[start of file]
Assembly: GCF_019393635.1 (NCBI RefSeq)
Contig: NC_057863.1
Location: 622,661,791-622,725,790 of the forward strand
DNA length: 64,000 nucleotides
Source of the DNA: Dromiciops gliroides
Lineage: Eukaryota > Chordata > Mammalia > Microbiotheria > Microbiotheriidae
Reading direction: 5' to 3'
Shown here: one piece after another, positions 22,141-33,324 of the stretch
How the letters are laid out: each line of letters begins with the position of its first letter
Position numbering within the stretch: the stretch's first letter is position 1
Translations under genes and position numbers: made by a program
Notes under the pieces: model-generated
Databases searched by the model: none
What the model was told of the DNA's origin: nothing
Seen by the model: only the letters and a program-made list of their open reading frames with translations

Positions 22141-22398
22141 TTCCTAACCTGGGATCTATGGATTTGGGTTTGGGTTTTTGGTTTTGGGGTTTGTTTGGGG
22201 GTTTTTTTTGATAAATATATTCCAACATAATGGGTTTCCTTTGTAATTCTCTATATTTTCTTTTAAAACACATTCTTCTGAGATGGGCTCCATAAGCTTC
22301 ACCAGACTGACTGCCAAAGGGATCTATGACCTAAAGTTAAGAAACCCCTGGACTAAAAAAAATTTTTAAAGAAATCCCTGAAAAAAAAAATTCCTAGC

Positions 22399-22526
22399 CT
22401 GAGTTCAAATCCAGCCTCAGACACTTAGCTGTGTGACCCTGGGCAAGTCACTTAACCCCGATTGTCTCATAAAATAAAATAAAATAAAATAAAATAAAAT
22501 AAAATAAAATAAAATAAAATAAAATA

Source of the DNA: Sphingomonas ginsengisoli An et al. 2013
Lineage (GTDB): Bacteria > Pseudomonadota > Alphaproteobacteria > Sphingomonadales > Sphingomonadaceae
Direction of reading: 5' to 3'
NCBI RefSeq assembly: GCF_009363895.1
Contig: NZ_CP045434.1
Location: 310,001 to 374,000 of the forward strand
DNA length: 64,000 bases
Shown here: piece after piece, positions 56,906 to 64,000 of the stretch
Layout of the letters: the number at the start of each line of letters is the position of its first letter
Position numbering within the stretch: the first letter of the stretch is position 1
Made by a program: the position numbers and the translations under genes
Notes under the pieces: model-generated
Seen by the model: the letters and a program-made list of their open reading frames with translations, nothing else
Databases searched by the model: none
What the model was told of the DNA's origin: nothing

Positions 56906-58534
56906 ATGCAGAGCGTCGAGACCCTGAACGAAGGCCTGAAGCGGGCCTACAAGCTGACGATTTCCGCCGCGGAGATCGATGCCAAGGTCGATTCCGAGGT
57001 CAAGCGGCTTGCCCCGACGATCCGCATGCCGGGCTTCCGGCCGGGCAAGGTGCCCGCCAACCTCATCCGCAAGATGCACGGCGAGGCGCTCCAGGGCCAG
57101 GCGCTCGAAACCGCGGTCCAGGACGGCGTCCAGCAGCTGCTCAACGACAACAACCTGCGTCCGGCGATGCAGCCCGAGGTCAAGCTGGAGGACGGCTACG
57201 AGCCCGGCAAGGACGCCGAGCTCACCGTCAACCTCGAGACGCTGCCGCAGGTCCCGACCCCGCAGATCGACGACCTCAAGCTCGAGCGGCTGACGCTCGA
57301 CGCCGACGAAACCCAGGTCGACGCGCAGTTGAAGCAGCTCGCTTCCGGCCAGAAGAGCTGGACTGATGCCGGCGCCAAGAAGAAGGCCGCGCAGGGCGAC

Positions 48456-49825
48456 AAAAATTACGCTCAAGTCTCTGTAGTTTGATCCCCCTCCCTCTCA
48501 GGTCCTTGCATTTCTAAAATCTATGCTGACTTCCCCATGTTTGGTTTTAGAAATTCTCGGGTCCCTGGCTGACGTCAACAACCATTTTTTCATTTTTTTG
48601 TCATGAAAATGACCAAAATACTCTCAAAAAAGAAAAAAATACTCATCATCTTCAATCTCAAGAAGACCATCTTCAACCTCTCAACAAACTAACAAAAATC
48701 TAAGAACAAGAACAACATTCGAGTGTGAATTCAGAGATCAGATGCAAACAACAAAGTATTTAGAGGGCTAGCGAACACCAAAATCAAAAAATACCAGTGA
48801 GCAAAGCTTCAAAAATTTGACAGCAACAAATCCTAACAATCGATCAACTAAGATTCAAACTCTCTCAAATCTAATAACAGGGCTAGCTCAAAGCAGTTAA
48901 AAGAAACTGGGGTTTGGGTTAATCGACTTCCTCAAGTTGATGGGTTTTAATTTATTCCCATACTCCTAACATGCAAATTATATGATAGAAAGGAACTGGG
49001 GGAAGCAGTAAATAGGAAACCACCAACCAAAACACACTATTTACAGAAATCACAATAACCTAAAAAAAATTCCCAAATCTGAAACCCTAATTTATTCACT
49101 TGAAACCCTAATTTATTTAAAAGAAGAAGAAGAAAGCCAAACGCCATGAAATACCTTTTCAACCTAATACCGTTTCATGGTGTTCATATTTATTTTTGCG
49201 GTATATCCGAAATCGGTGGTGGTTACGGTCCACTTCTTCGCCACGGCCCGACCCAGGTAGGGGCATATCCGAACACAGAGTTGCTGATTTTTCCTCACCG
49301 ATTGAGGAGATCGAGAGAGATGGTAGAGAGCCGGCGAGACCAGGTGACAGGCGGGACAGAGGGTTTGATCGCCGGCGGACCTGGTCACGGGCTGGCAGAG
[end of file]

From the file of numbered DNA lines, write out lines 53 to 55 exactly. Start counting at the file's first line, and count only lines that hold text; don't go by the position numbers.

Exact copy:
49101 TGAAACCCTAATTTATTTAAAAGAAGAAGAAGAAAGCCAAACGCCATGAAATACCTTTTCAACCTAATACCGTTTCATGGTGTTCATATTTATTTTTGCG
49201 GTATATCCGAAATCGGTGGTGGTTACGGTCCACTTCTTCGCCACGGCCCGACCCAGGTAGGGGCATATCCGAACACAGAGTTGCTGATTTTTCCTCACCG
49301 ATTGAGGAGATCGAGAGAGATGGTAGAGAGCCGGCGAGACCAGGTGACAGGCGGGACAGAGGGTTTGATCGCCGGCGGACCTGGTCACGGGCTGGCAGAG